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6 Simple Food Swaps

Studies have found that these easy, delicious switches may help support mood and cognitive function


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Small changes to your diet could support your brain health. Good nutrition is essential to optimal brain function. Research has found that certain plant compounds, amino acids, vitamins and minerals found in food can help protect memory, regulate emotions and control blood sugar. Research says these everyday food switches may help support your body, your mind and your mood.

1. Sweeten plain yogurt with blueberries instead of sugar.

Powerful plant compounds found in blueberries may help bolster memory. Two of these — lutein and zeaxanthin — have been linked to sharper thinking and faster learning. A study from the University of Georgia took the research a step further by tracking blood flow in the brains of 43 older adults asked to recall pairs of words. Surprisingly, the brains of those with lower lutein and zeaxanthin levels went into concentration-busting overdrive while those with higher levels worked efficiently, the researchers reported in 2016 in the Journal of the International Neuropsychological Society.

“The body doesn’t make these vital nutrients naturally, so we have to get them from our diet,” says neuropsychologist L. Stephen Miller, the study’s coauthor.

Sugar? Not so good. It doesn’t add much, nutritionally, except for calories.

2. Grab a handful of cashews instead of pretzels.

This creamy nut provides tryptophan, an amino acid that the brain uses to manufacture serotonin, a major contributor to a good mood. Also, the nut’s high levels of magnesium and vitamin B6 help keep your emotions on an even keel. “Although cashews are high in calories,” says Penn State University nutritionist Penny Kris-Etherton, “they can be a brain-healthy addition to your diet as long as you use them in place of, not in addition to, other snacks.”

Pretzels? These snacks come up short on the healthy-food scoreboard — low in protein and fiber, high in sodium and refined carbs.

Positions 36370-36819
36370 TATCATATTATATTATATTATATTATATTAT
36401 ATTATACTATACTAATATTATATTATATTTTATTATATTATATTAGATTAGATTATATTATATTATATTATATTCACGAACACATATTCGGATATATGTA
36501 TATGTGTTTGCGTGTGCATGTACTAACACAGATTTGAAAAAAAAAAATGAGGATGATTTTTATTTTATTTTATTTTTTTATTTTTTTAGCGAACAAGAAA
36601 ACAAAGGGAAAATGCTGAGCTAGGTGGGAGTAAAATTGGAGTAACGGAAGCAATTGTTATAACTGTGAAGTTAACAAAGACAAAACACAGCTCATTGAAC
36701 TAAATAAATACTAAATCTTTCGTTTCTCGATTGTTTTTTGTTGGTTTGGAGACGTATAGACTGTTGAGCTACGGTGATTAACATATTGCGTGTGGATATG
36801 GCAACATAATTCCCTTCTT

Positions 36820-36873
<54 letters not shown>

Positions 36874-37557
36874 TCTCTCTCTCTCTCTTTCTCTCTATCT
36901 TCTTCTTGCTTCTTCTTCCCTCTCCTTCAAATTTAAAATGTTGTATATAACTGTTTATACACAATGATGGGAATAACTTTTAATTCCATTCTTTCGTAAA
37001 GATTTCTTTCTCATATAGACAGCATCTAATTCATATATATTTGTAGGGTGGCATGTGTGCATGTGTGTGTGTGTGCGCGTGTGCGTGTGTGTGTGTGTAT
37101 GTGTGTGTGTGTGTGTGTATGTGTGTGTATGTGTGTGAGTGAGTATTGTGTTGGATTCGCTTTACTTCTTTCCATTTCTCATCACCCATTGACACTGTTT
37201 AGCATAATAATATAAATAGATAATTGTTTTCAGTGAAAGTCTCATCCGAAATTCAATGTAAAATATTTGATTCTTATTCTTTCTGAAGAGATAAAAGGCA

3. Make an omelet with whole eggs instead of just the whites.

Egg yolks are packed with choline, an essential nutrient related to the B vitamins. An analysis published in 2022 of the long-running Framingham Heart Study, including more than 3,200 adults, found those with low choline intake had a higher risk of dementia than those with medium intake. Earlier research that was also a part of the Framingham Heart Study found a correlation between those who eat foods rich in choline and better performance on memory tests. “We can’t guarantee that if you get enough choline in your diet you’ll stave off memory loss and keep your thinking skills intact,” says Boston University neuropsychologist Rhoda Au, an author of both studies published in The American Journal of Clinical Nutrition, “but it sure tilts the odds in your favor.” 

Egg whites? Although they are much lower in fat than yolks and contain about half of the egg’s protein, they only have trace amounts of minerals, so you are missing out if you skip the yellows.

4. Use mashed avocados in a sandwich instead of mayonnaise.

This pale-green fruit is a good source of several B vitamins that affect mood and memory, and some that may help prevent anxiety and irritability. “Avocados also provide lutein, a nutrient that’s important for brain health as well as eye health,” says Tufts University neuropsychologist Tammy Scott.

Mayonnaise? Tasty and smooth but loaded with fat, sodium and calories.

5. Choose whole grain bread instead of enriched white bread.

Your brain can’t work without energy. Whole grains provide the brain with a steady supply of energy in the form of glucose, which makes it easier to concentrate and keep your thinking in good shape. Not a fan of whole wheat bread? Try rye or bread made with other whole grains. Just make sure the first ingredient on the label says “100 percent whole grain.”            

Enriched white bread? It’s pretty weak on the nutrition front. As the American Heart Association notes, “enriched” means some nutrients have been added back after processing, but that might not include dietary fiber, found in whole grains. Dietary fiber is important in lowering cholesterol and risk of stroke. It even makes you feel full faster, so you’ll eat less. 

6. Top your salad with a handful of chickpeas instead of croutons.

Chickpeas (a.k.a. garbanzo beans) combine complex carbs to fuel your brain and protein to keep you alert. They’re also a great source of magnesium, believed to be the go-to mineral for controlling stress and promoting calmness. If you don’t get enough magnesium in your diet, you’re likely to feel stressed in what’s been called a vicious circle — a decades-old theory revisited in a 2020 report in Nutrients that explores how stress might also cause magnesium loss. 

Croutons? They don’t have much going for them. A few might be OK for an occasional crunchy treat, but they’re high in fat and sodium.

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